The Heyman Center for the Humanities at Columbia University is co-sponsoring a conference later this week on “credulity.”
Robert Bellah, the eminent American sociologist whose latest book, Religion in Human Evolution, was the subject of a recent discussion series on this blog, will be delivering two talks in the coming week.
On May 23-24, 2013, the University of Central Lancashire will convene a conference on “Politics, Violence and the Sacred: Exploring René Girard’s thought in Security and International Studies.”
From Thursday, June 14th, to Sunday, June 17th, the Philosophy Department at Ryerson University will host Varieties of Continental Thought and Religion, featuring speakers John Caputo, Bettina Bergo, Morny Joy, Nikolas Kompridis, Ron Kuipers, and Robert Sinnerbrink.
On Tuesday, May 1, the Berkley Center for Religion, Peace, and World Affairs will host the launch of Rethinking Religion and World Affairs, featuring a panel discussion with the volume’s editors, Timothy Samuel Shah, Alfred Stepan, and Monica Duffy Toft, and three of its contributors, Michael Barnett, Thomas Farr, and Katherine Marshall.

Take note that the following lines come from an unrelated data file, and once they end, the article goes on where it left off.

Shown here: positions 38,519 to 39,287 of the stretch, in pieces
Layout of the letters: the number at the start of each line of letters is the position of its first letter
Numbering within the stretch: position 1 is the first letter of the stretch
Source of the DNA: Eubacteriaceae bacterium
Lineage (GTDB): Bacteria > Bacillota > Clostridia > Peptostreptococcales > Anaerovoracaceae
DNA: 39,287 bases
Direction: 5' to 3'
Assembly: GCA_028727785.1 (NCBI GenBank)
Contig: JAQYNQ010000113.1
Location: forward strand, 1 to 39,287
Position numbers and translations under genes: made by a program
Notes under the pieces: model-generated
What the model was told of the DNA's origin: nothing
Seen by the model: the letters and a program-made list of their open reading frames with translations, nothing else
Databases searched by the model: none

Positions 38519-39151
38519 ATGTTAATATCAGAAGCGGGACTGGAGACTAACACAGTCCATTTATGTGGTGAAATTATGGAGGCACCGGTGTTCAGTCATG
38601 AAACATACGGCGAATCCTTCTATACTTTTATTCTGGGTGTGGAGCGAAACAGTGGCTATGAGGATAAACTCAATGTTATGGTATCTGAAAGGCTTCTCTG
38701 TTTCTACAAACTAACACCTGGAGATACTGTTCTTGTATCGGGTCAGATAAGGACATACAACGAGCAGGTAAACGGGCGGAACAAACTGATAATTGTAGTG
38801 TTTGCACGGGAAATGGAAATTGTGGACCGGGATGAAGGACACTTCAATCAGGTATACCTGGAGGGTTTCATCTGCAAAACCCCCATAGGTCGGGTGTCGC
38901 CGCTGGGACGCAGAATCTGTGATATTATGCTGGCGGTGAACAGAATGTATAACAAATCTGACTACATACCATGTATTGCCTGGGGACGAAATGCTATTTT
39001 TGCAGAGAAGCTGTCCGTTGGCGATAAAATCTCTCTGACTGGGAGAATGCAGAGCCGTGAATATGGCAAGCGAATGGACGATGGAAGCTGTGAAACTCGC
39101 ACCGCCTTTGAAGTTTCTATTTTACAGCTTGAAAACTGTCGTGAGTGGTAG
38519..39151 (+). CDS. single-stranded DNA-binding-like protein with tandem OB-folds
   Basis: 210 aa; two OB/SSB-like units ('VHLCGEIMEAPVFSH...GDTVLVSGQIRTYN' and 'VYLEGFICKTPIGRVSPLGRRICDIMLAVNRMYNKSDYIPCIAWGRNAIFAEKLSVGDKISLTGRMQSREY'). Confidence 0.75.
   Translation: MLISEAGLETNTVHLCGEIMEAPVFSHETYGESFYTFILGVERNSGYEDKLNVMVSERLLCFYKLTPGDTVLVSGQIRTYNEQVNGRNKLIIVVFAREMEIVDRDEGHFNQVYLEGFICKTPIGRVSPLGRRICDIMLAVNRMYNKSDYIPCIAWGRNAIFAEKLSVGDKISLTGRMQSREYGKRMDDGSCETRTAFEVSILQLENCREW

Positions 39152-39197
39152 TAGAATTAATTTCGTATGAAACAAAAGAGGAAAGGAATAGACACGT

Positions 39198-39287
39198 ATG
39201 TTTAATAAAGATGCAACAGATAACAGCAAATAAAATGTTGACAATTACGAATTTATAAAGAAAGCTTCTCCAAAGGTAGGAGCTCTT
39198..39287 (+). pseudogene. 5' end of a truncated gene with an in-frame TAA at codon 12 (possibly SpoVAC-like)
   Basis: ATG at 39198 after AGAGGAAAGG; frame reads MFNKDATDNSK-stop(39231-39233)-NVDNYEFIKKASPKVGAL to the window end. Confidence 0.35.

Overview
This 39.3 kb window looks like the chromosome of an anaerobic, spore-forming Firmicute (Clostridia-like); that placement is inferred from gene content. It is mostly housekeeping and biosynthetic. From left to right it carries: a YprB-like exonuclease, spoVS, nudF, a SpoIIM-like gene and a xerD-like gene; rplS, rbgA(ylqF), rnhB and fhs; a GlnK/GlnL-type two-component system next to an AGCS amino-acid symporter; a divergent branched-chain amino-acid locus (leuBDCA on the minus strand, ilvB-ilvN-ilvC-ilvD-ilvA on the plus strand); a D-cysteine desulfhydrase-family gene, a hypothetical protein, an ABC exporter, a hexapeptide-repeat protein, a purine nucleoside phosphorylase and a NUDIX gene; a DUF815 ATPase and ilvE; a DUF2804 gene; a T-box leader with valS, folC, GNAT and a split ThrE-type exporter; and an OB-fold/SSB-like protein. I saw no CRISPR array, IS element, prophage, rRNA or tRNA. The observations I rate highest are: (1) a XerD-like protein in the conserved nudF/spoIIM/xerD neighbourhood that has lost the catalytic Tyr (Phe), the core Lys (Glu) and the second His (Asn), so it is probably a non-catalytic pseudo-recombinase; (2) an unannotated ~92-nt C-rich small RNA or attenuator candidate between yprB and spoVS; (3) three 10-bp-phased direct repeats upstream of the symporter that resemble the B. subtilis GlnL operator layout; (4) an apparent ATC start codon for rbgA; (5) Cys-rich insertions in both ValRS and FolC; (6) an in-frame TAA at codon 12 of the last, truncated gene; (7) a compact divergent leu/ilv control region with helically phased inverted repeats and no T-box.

This Friday, March 30, at 12:30pm, the Committee for the Study of Religion at the City University of New York Graduate Center is hosting a lecture by Steven Lukes with the title “Is Durkheim’s Understanding of Religion Compatible with Believing?” The lecture marks the centenary of the publication of Émile Durkheim’s classical work, The Elementary Forms of Religious Life.
“Of Miracles and Machines: A Symposium on Derrida and Religion” will take place Thursday, March 22, at Fordham University, New York, NY.
On Friday-Saturday, Feb. 3-4, the Heyman Center for the Humanities at Columbia University will host Reworking Political Concepts II: A Lexicon in Formation, featuring presentations by Gil Anidjar, Susan Buck-Morss, Stathis Gourgouris, Jacques Lezra, and Uday Mehta, among others.
Tomorrow evening, at Columbia University’s Rennert Hall, Kraft Center for Jewish Life, author Gary Shteyngart will engage in a conversation with McKenzie Wark, professor of media and cultural studies at The New School, as part of Rewiring the Real, a yearlong series of conversations with writers about the interplay of literature, technology and religion, organized by Columbia’s Institute for Religion, Culture, and Public Life.